He married and had several children, but only three who lived to be marriageable, two daughters and one son. The latter was my father, and was born in the year 1603, long after the others. He married again, but happily had no addition to his family. It would have been much better for him to have remained a widower, for his last wife was a wicked woman who became tired of him, and tried to poison him, and though she did not succeed, for medical aid was promptly obtained, yet the offence became too notorious to be hushed up, and she was taken to prison, tried, and condemned to death.

It so happened that Henry IV was then at Rochelle, and application was made to him for a pardon. He replied, that before making an answer, he should like to see the husband she was so anxious to get rid of, to judge for himself whether there was any excuse for her. When my grandfather appeared before him, he called out, “Let her be hanged! Let her be hanged! Ventre Saint Gris![2] He is the handsomest man in my kingdom.”

I have seen a picture of him, which should now be in the possession of my sister Madame L’Hommeau’s descendants at Jouzac, in Saintonge. That picture represented him as very handsome, with a full face, pure white and red complexion, and a long flaxen beard reaching to his waist, with a few hairs white from age intermixed with it. He was also a good height, and well proportioned.

He died in the year 1633, at the age of eighty-three. He left property to his family amounting to about 9000 livres.

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[1] Open hostilities were occasioned by an event which occurred at the litle town of Vassy, in Champagne, in the year 1562. The Protestants were engaged in prayer outside the walls, in conformity with the king’s edict, when the Duke of Guise approached. Some of his suite insulted the worshippers, and from insults they proceeded to blows, and the Duke himself was accidentally wounded in the cheek. The sight of his blood enraged his followers, and a general massacre of the inhabitants of Vassy ensued. The report of this roused the suffering Huguenots throughout the kingdom, and a savage and bloody war followed, during which, Anthony of Bourbon, King of Navarre, fell, fighting in the Catholic ranks, leaving a son eight years old— the future Henry IV.— that great supporter of the Protestant cause. The constable Montmorency was taken prisoner, and the Duke of Guise slain: thus the Catholics were without a leader. The Prince of Condé being also a prisoner, and the Protestant Coligny the only chief remaining on either side, an accommodation appeared indispensable; and in March, 1563, an edict was granted, which allowed the Huguenots to worship within the towns they were possessed of, up to that day. This permission led some of the bishops and other clergy who had embraced Protestantism, to celebrate divine worship in the cathedrals, according to the rites of the Reformed Church. Such an extension of the meaning of the edict had never been contemplated, and it was soon modified by a declaration, that ancient cathedrals should in no case be used as Protestant churches.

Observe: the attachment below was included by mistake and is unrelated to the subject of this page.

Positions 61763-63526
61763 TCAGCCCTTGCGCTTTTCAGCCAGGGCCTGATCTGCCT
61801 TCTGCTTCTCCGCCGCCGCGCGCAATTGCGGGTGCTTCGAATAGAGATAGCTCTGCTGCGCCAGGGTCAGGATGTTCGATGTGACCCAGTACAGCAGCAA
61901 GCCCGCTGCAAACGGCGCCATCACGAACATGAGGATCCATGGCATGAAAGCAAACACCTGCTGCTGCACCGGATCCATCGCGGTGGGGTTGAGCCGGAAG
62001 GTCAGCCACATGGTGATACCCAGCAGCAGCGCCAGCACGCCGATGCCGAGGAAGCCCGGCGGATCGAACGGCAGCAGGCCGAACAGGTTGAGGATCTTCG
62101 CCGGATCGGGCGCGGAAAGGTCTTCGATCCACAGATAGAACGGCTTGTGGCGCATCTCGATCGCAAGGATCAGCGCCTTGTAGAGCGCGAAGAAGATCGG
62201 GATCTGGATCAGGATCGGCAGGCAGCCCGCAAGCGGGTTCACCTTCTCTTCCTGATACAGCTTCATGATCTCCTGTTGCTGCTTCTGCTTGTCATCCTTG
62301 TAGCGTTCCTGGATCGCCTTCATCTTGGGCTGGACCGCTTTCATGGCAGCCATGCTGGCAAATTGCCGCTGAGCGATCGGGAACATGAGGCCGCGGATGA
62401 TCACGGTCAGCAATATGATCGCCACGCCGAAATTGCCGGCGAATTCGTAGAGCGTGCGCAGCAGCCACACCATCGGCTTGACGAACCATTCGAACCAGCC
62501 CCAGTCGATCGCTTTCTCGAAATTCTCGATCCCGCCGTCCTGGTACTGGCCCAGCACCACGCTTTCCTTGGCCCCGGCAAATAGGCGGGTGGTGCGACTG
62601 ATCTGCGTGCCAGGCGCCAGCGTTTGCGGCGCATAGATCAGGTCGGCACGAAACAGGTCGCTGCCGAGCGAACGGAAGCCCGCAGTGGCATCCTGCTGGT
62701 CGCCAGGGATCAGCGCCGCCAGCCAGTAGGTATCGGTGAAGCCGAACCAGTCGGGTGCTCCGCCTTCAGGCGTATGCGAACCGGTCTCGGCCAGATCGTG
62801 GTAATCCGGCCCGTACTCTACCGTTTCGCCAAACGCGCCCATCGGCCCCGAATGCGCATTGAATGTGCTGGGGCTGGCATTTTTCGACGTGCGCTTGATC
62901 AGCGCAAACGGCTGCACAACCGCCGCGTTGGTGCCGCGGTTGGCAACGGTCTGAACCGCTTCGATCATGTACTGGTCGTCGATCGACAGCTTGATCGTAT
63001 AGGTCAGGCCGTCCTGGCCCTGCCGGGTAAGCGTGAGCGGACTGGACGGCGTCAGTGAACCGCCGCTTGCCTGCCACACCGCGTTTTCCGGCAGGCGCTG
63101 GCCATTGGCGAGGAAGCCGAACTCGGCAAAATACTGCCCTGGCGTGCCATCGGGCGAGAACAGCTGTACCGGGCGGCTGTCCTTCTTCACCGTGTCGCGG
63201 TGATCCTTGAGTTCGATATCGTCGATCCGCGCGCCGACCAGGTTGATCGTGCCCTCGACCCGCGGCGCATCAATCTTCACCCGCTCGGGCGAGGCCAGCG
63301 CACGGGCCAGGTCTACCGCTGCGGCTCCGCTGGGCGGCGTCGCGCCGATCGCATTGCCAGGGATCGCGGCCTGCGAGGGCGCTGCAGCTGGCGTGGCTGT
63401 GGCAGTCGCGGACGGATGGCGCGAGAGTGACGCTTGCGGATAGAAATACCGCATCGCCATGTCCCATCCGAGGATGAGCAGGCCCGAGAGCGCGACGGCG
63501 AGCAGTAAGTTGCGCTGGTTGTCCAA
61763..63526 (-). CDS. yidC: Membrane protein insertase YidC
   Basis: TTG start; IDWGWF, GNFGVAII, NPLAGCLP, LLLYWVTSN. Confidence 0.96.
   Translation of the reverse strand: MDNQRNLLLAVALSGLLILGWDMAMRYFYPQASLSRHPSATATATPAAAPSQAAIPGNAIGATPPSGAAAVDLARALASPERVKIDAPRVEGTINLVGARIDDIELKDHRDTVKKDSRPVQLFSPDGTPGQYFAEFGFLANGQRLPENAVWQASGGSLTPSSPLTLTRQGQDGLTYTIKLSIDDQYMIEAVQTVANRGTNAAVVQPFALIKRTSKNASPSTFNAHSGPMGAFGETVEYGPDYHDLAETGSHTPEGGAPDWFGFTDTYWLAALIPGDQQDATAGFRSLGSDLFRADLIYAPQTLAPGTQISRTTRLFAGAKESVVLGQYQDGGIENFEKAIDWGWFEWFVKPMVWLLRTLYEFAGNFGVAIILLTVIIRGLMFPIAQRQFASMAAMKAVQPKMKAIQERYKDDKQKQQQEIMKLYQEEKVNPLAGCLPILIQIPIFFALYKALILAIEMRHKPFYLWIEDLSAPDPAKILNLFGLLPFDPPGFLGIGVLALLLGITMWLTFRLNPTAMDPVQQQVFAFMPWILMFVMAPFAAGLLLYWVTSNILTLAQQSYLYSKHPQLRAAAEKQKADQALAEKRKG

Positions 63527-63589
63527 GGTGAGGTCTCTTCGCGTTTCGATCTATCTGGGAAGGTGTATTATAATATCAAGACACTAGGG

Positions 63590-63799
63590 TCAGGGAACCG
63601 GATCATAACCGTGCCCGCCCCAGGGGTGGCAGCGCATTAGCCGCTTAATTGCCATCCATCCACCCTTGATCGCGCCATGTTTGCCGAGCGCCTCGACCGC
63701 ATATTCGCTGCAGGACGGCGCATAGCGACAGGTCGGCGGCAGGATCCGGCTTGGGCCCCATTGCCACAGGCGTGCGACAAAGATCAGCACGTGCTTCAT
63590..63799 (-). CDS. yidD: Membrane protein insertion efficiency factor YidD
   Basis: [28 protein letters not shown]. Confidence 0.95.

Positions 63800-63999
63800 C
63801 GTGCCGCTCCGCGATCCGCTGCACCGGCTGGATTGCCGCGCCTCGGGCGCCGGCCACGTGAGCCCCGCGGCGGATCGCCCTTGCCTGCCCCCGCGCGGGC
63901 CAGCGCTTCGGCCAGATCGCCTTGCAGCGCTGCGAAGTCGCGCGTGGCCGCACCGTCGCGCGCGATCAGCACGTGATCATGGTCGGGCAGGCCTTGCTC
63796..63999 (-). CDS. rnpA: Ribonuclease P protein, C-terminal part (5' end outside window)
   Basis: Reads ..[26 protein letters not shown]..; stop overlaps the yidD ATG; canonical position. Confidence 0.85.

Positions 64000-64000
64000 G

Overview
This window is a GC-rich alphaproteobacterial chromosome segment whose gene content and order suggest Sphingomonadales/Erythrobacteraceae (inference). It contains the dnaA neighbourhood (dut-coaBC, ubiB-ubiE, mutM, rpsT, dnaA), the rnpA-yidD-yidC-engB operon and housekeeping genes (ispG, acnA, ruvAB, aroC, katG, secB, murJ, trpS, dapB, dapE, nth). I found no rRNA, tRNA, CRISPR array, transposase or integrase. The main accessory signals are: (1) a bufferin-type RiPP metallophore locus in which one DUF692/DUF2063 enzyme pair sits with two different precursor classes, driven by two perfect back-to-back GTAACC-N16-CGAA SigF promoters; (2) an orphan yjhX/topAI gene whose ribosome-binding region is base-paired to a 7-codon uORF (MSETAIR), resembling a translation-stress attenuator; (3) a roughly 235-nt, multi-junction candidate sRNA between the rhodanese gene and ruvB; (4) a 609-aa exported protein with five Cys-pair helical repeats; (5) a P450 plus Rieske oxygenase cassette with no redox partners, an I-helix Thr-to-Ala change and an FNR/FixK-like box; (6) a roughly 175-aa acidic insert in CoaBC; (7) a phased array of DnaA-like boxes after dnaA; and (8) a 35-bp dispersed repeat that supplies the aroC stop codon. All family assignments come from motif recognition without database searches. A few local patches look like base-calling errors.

Another edict was passed very shortly, which imposed greater restrictions, and the Huguenots, finding that they were likely to lose by edicts all that they had wrested from the king by the sword, prepared to take up arms again, and in 1567 another struggle commenced, which, with a very short interval of peace, lasted until 1570, when a treaty was concluded upon terms so favorable to the Huguenots, as to excite some suspicion in their minds that all was not right. They were to have liberty of conscience, and their worship was allowed in al the towns they had held during the war; and they were permitted to retain and garrison Rochelle, Montauban, Cognac, and La Charité, as guarantees for the observance of the treaty.